As Dr Mackay put it, once you know you have a high Lp(a), you need to “tick all the boxes”: keep yourself lean; lower your blood pressure; exercise; avoid dairy/eggs (let alone meat); and get your LDL down to below 2 mmol/L. This new WFPB diet is an attempt to do just that.
One of the reasons I’m trying out a Whole-Food Plant-Based diet is that I bought a blood pressure monitor after my heart scare in winter. I had never paid any attention to my blood pressure. Why should I? I was fit and healthy! Whenever a GP took my blood pressure as part of an examination, I forgot the funny numbers immediately. Even when, more recently, I began to be told that I on the “high end of normal blood pressure,” I blocked out the message.
In July I could not reel off the numbers at all, so I bought a cheap machine in September and began recording daily numbers. What a wake-up call! Essentially I was at 140/95, sometimes at 150/100.
Five months into the diet, the numbers vacillate but the trend is definitely downhill. I’m recording under 130/80 and last week’s average was 150/85. Pam is at 110/something. Is there any hope of me eventually getting down to that level?
I’ve been silent on this blog but not for lack of daily attention to that core existential issue of health and energy. Let me recap for my own benefit. At the start of August an angiogram seemed at first to be a blessed relief. One artery is 30-40% blocked … no stents, no bypass. But by the end of the month, it dawned on me that I now have a “heart condition” and will be prescribed statins/aspirin for the rest of my life, It seemed illogical to just grin and bear the diagnosis and drugs.
My local GP is incredibly supportive but has minimal grounding on nutrition, so I went and saw Dr Malcolm Mackay, Australia’s leading proponent of preventative/curative medicine through a dietary regime called WFPB (Whole Foods Plant Based). i tried it for three days, regressed, then, five weeks ago, adopted the diet on an experimental basis. “I’ll try it for a while,” I told the world and myself, “and see if it makes any difference.”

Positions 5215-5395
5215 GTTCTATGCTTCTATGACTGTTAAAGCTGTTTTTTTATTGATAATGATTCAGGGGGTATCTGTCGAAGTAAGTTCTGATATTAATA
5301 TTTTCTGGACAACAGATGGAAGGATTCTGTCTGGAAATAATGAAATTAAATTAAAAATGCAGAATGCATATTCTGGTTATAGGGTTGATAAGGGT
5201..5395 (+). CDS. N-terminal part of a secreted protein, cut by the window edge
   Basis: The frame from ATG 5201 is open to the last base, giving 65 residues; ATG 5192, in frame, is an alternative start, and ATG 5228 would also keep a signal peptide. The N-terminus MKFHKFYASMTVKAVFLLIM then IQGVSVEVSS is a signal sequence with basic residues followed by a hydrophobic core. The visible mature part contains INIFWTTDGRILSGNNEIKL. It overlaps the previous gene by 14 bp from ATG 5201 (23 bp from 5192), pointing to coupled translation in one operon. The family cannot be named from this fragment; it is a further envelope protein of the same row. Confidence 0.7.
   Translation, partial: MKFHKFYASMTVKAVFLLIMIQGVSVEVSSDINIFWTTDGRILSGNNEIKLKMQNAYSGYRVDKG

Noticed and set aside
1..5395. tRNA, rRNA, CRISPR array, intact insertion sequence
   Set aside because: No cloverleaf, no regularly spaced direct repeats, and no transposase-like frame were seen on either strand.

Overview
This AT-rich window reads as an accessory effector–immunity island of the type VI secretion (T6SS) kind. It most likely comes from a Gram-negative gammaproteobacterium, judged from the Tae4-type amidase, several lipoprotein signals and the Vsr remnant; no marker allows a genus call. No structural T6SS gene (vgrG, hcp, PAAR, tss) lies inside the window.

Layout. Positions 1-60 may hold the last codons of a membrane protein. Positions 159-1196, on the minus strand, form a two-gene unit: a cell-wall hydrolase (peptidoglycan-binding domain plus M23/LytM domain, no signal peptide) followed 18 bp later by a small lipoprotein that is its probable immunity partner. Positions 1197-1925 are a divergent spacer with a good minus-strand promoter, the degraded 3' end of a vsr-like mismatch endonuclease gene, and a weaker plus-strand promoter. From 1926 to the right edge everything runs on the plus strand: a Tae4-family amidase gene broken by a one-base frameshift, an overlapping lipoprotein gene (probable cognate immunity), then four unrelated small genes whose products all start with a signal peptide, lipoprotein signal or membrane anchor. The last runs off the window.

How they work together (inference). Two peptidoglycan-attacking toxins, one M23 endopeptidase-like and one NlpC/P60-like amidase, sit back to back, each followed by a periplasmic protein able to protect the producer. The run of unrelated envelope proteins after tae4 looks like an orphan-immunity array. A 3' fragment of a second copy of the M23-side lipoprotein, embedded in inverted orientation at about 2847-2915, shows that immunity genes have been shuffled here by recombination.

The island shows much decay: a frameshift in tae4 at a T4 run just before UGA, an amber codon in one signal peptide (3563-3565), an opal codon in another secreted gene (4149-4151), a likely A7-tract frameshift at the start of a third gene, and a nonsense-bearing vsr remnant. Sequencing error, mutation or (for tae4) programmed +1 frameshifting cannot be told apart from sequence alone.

WFPB sounds benign. After all, we’re all trying to eat more veggies, right? And we all know we should resist highly processed foods. But in reality, WFPB is veganism plus eliminating all oils (trying to get fats down to 10% to 15% of what you eat) plus saying no to all processed foods. With one step into the unknown, you become someone who only goes into supermarkets to buy vegetables, fruits, lentils, beans, and a few nuts. Plus selected low-fat vegan foods. On top of that, it turned out I have high blood pressure, who knew? That means reducing salt intake to a minimum. Believe me, this last stricture is one of the toughest.
I’ve had to learn a whole new way of eating and preparing/cooking foods. At book group meetings, I can now only eat carrot sticks and a bit of hummus (if it’s low-fat and low-salt). I’ve spent the last five weeks obsessively reading up on the diet (and its opponents and alternatives, for there is much controversy), sourcing the strictly regimented ingredients, tracking precisely what goes into my mouth (via an app, for how else can I come to grips with what to eat in a day and how much?), stocking the pantry and freezer with items, and cooking new things and in a new way.
Five weeks isn’t long enough to settle the experiment, but it is enough to settle down into it, and to stop being obsessed. And my first blood test results since August confirm that the diet is very friendly to my body. I’ve lost six kilograms, my cholesterol is way down (partly, of course, due to the fricking statins), my blood pressure has ticked down a bit, and I feel great.
So … I’m back in action as a writer. I’ll blog on this health experiment going forward, mostly to sort out in my mind whether it is in fact worth doing. After five weeks, I can now relax into the world and see where I end up.
My thinking is convoluted at the moment but it makes sense to me. I’ve realized I struggle huge tensions between my mental/physical health and focusing on the book work. When one sphere disappoints, I blame the other sphere of attention, and my mind rolls around and around and around.
Well, today I can see a way forward. I have my work (one sphere) and my life’s energy (the other sphere). They’re both important but I don’t entangle them. They float in space, if you like, bumping rarely. I try and fit my workday into the main part of the day, and during that I don’t worry about what I’m doing to be healthy and mentally grounded. Early in the morning, I do the exercise I need (but if I miss out, for example by sleeping in, well, I wait until tomorrow), and I have flexible rules on what I can and can’t eat, and the period from late afternoon until bedtime is when I I mop up the day and look after myself.
Sounds silly? It does, even to me. But I’ll try it.